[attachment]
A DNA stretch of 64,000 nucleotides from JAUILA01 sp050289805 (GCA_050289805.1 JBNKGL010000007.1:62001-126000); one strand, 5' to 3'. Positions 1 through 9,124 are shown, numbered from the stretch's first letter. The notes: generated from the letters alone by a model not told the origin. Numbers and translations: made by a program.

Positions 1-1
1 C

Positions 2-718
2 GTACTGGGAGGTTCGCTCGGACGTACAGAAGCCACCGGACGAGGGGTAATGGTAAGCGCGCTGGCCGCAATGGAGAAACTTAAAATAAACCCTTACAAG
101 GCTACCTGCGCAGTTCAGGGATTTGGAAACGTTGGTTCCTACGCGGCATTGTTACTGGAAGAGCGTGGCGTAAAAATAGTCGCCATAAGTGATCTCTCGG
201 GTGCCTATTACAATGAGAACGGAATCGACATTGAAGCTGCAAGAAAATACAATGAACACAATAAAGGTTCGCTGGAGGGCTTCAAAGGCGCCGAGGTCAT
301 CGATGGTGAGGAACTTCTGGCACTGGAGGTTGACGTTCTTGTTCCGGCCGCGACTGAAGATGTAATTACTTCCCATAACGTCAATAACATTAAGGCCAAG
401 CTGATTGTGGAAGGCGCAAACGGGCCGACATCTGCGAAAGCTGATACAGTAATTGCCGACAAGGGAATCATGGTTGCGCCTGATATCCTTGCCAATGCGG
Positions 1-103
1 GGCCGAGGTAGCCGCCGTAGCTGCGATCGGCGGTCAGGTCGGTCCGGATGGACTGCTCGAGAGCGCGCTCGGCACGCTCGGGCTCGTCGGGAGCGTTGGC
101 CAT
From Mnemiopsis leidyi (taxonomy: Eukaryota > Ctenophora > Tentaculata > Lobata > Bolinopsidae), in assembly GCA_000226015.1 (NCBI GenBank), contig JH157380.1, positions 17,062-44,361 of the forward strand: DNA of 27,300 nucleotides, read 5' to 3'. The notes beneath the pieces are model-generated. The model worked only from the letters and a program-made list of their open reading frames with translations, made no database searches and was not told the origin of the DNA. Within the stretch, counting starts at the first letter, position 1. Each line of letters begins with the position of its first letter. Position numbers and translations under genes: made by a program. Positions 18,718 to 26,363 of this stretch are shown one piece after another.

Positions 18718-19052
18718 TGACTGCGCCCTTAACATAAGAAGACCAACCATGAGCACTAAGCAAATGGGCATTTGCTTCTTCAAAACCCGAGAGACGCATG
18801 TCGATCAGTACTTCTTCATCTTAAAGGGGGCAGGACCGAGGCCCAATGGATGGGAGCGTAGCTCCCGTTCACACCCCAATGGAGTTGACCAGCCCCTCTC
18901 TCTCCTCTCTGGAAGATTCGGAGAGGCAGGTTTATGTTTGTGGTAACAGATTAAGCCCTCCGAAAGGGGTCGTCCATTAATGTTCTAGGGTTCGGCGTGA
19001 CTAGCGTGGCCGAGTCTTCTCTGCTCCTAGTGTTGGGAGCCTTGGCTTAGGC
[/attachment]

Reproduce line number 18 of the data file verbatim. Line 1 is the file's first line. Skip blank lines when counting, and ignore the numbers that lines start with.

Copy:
19001 CTAGCGTGGCCGAGTCTTCTCTGCTCCTAGTGTTGGGAGCCTTGGCTTAGGC